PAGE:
I've hit rock bottom, says convicted killer Darryl Sheepway at sentencing hearing
His conviction means an automatic life sentence, at issue is when he might be eligible for parole
Darryl Sheepway, who was convicted in January of second-degree murder in the 2015 death of Christopher Brisson in Whitehorse, told his sentencing hearing on Friday that he's "hit rock bottom" and is determined to turn himself around.
He also offered an emotional apology to Brisson's family, saying he "would never be naive enough to ask your forgiveness."
Sheepway's conviction means an automatic life sentence. At issue is when he might be eligible for parole — with Crown prosecutors arguing that he should be eligible after 15 years, and defence arguing for the minimum of 10 years.
Sheepway himself testified at the hearing on Friday, and read a prepared statement.
"Not one day has gone by where I haven't wished I could go back and change things ... I'm truly sorry for the horror I've put your family through," he read.
Roch Brisson, Christopher's father, was in the gallery, but refused to look at Sheepway while the statement was read.
Sheepway's parents and sister travelled from Ontario to be at Friday's hearing. A friend of Sheepway's from Whitehorse was also in court to watch.
One point of contention between prosecutors and Sheepway's lawyers is his prospects for rehabilitation. At his trial last year, Sheepway described his addictions to crack cocaine and marijuana, and said his crack addiction led to his final encounter with Brisson, who had been selling him drugs.
Sheepway told the hearing on Friday that he is determined now to seek treatment.
Crown prosecutor Jennifer Grandy — and Justice Leigh Gower — cast doubt on that, however, saying there was little evidence that Sheepway had hit "rock bottom," and that evidence from the trial showed that Sheepway had lied in the past about efforts to curb his drug use.
Grandy also argued that Sheepway has a "high level of moral blameworthiness" for his crime, because Brisson was unarmed and trying to flee when the shooting occurred. She also pointed out that in his verdict, Gower determined the shooting was intentional, and that Sheepway wasn't in an abnormal state of mind at the time.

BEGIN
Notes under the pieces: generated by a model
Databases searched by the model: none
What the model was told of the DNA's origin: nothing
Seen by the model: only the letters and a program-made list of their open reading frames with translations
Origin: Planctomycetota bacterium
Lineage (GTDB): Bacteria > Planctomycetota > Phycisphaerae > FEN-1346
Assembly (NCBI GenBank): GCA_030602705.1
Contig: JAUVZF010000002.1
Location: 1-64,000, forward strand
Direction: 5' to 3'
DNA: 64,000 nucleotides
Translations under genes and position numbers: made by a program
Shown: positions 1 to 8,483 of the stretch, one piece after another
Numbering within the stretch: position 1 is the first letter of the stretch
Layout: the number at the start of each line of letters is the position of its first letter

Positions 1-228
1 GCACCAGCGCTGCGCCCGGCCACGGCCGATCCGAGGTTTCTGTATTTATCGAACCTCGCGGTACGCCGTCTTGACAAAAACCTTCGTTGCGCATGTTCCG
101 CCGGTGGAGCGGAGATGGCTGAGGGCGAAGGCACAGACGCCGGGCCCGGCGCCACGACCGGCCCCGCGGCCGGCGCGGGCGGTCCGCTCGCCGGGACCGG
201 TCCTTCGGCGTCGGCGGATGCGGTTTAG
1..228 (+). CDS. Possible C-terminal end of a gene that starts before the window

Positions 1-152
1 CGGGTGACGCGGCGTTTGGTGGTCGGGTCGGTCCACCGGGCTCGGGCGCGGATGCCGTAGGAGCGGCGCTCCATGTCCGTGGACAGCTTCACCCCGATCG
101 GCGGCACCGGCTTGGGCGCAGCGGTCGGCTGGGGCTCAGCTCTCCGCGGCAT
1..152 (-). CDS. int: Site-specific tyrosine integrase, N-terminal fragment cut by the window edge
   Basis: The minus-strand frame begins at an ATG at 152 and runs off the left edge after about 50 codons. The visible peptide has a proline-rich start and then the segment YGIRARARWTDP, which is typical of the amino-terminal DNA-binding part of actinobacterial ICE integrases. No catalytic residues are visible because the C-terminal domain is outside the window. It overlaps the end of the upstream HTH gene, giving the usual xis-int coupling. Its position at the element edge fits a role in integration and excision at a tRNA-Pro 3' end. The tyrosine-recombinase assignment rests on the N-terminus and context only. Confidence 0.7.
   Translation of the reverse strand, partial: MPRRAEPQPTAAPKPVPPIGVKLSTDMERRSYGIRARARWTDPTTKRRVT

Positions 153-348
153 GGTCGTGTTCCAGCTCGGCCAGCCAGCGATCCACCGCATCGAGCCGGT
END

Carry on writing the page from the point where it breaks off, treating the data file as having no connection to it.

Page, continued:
Defence counsel Lynn MacDiarmid argued that there is no reason to increase parole ineligibility beyond the minimum 10 years. She maintained the killing was out of character for Sheepway, calling it a "dark time" caused by a severe addiction to crack cocaine. Letters written by Sheepway's family and friends attest to the fact he was a "gentle, caring member of society," and led a respectable life before "submitting" to the addiction.
MacDiarmid admitted that Sheepway's use of a firearm during the robbery, and his treatment of Brisson's body after the murder were aggravating factors.
Sheepway also described his life in prison, since being arrested two years ago. He said he spent the first 15 days in segregation, and was then moved to a secure living unit. He says his requests for better conditions, programming or work opportunities were all ignored.
"I've often described it as feeling like torture. I have absolutely nothing to do except watch TV. It's pretty hard to try to deal with that," he told the court on Friday.
His situation has improved since then, he said, as he now has access to a psychologist, and an art kit. He told the hearing he wants to see the psychologist more often.
The defence wants Justice Gower to consider the conditions of incarceration when determining when Sheepway can be eligible for parole.
Sheepway also pleaded guilty to and was convicted on nine charges relating to a string of robberies he committed in Ontario after Brisson's murder. The Crown is asking for seven years on each of those counts, the defence is arguing for 5.
The sentencing hearing wrapped up Friday afternoon. The parties will be back in court May 8 to schedule the date for Justice Gower's decision.
With files from Alexandra Byers